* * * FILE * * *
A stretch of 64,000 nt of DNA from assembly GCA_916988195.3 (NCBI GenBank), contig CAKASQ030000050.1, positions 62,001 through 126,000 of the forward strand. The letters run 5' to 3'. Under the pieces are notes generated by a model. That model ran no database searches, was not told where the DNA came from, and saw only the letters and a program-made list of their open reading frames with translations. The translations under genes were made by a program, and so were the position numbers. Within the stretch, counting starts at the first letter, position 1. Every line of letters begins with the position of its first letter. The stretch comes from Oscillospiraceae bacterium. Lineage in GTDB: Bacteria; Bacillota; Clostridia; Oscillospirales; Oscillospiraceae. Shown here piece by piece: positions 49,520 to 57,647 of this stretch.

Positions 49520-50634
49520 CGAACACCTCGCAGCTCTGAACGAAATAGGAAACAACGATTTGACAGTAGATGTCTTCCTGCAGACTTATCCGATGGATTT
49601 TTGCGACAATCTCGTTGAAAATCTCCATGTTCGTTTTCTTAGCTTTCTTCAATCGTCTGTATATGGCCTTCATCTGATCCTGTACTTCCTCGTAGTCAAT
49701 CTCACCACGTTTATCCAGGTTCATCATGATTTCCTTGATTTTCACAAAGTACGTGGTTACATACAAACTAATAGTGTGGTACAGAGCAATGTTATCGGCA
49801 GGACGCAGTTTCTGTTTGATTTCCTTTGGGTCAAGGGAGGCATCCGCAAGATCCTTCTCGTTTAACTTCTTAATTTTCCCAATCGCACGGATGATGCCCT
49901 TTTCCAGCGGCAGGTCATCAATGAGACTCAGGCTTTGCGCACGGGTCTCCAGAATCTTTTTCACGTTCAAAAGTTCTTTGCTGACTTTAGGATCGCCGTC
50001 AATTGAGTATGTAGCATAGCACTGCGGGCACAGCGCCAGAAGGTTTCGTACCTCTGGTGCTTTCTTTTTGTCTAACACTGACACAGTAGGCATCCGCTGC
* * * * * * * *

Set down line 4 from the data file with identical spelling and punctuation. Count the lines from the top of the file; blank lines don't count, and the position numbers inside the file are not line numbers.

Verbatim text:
49601 TTGCGACAATCTCGTTGAAAATCTCCATGTTCGTTTTCTTAGCTTTCTTCAATCGTCTGTATATGGCCTTCATCTGATCCTGTACTTCCTCGTAGTCAAT